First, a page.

Drainage Surveys: What Are They and When Do You Need One?

a cctv camera being used in a drainage survey
(Image credit: getty images)

Drainage surveys aren't always undertaken as standard when buying a new home. However, if you compare the cost of a drainage survey against the potential savings, whether that's helping you avoid a money pit house purchase or as leverage against the house price, it's arguably something that more people should consider. 

From what a drainage survey entails and when it's beneficial to have one done to the cost implications, this quick guide has all the essentials you need to know. 

What is a Drainage Survey?

A drainage survey is not completed as a part of your standard building survey when buying a home, and is something that will need to be commissioned as an extra process. 

In a drainage survey, a surveyor will use a CCTV camera to explore investigate your drainage pipes and identify any potential issues. 

This may include:

  • Blockages
  • Structural issues such as fracture and collapse
  • Cracked pipes
  • Root intrusion 
  • Pitch fibre pipes

Once identified, a surveyor will be able to offer solutions to any problems encountered, such as cleaning and unclogging, pipe re-lining or even excavation and replacement. 

Do I Need a Drainage Survey? 

In your existing home, there may be symptoms that you're in need of a drainage survey. 

These include:

  • Water backing up
  • Bubbles around drains
  • Blocked drains
  • WCs not flushing correctly
  • Corrosion
  • Animal infestation

However, if you're purchasing a new home for renovation, it can be a good idea to include a drainage survey in your searches for peace of mind. 

A normal homebuyer's survey doesn't cover a property's drainage, and with the potential of the above pre-existing conditions, commissioning a drainage survey could save you from an expensive job to rectify issues later down the line. If any problems are identified, you may also be able to use this to negotiate on a property price. 

If you're buying with the aim of extending, a drainage survey will help you identify the location of your drains, which may have big implications on how and where you build out.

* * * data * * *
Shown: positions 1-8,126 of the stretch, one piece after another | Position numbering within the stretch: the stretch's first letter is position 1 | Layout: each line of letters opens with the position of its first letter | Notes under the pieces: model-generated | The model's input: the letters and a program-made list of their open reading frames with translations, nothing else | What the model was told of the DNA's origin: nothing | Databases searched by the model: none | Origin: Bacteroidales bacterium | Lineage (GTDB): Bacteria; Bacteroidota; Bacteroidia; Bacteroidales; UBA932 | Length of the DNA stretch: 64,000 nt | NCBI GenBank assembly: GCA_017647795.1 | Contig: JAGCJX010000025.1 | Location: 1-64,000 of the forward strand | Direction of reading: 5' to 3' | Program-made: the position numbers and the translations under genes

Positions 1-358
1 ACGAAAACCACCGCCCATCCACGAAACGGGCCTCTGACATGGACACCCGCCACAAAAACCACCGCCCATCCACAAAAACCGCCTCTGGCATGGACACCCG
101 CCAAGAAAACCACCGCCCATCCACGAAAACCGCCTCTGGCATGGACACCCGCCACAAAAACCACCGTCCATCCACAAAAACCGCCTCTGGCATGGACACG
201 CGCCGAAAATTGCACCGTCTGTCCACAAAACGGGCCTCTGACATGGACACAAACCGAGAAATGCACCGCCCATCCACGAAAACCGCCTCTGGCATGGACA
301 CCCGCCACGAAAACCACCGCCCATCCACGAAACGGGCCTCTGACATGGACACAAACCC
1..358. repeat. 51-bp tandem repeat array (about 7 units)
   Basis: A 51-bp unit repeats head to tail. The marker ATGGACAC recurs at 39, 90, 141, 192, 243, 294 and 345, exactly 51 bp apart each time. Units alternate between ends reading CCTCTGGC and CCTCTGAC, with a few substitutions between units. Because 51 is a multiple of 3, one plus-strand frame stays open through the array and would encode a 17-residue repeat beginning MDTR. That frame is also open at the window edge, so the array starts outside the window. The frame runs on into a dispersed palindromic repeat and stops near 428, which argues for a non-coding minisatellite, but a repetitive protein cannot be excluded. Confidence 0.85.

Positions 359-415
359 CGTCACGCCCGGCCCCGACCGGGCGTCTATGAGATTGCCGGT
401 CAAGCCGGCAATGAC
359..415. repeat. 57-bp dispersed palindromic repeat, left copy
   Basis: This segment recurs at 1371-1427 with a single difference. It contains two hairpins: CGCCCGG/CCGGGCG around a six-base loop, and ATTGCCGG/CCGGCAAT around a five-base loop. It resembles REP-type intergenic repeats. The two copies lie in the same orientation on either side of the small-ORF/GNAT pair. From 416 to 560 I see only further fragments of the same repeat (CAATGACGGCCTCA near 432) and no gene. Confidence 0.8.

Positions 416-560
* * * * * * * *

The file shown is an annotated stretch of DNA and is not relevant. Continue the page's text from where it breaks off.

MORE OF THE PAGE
(MORE: Building Regulations for Extensions

Set out in Building Regulations Approved Document H, from 2011 private and lateral drains that connect to a public sewer became public — something that's likely to be particularly applicable in terraced houses. 

If this drain is in an area where you'd like to extend, you have two options:

  • Obtain a build over agreement
  • Divert your extension 

A build over agreement is an assurance to your local water authority that they will be able to access the pipe you're building over or near to in order to clean and maintain it, therefore you design will have to take this into account. 

Locating the drain will also be important for remodelling the property in regards to re-locating the kitchen, or adding in extra bathrooms. Finding the drainage runs will help you to understand, logistically, how disruptive and therefore costly it will be to make these changes. 

How Much Does a Drainage Survey Cost?

The cost implications of a drainage survey will depend on the level of feedback provided. 

A verbal report will likely be the cheapest option and will involve a basic survey to identify a blockage and feedback. Expect prices of around £100, however, this may be less suitable for the homebuying process. 

A written report may include a full survey with drain mapping and will cost around £150. 

Some surveyors will also provide a full video report which will cost around £250. 

How to Find a Drain Surveyor

Get at least three quotes from surveyors to be able to compare and contrast costs. 

Ensure your surveyor is qualified to perform a drainage survey. They will need to have appropriate training for a CCTV drainage survey such as NADC accreditation. 

Hugh Metcalf

Hugh is Deputy Editor of sister title Livingetc.com and former Digital Editor of homebuilding.co.uk. He has worked on a range of home, design and property magazines, including Grand Designs, Essential Kitchens, Bathrooms, Bedrooms and Good Homes. Hugh has developed a passion for modern architecture and green homes, and moonlights as an interior designer, having designed and managed projects ranging from single rooms to whole house renovations and large extensions. He's currently renovating his own Victorian terrace in Essex, DIYing as much of the work as possible. He's recently finished his kitchen renovation, which involved knocking through walls, and landscaping a courtyard garden, and is currently working on a bathroom renovation.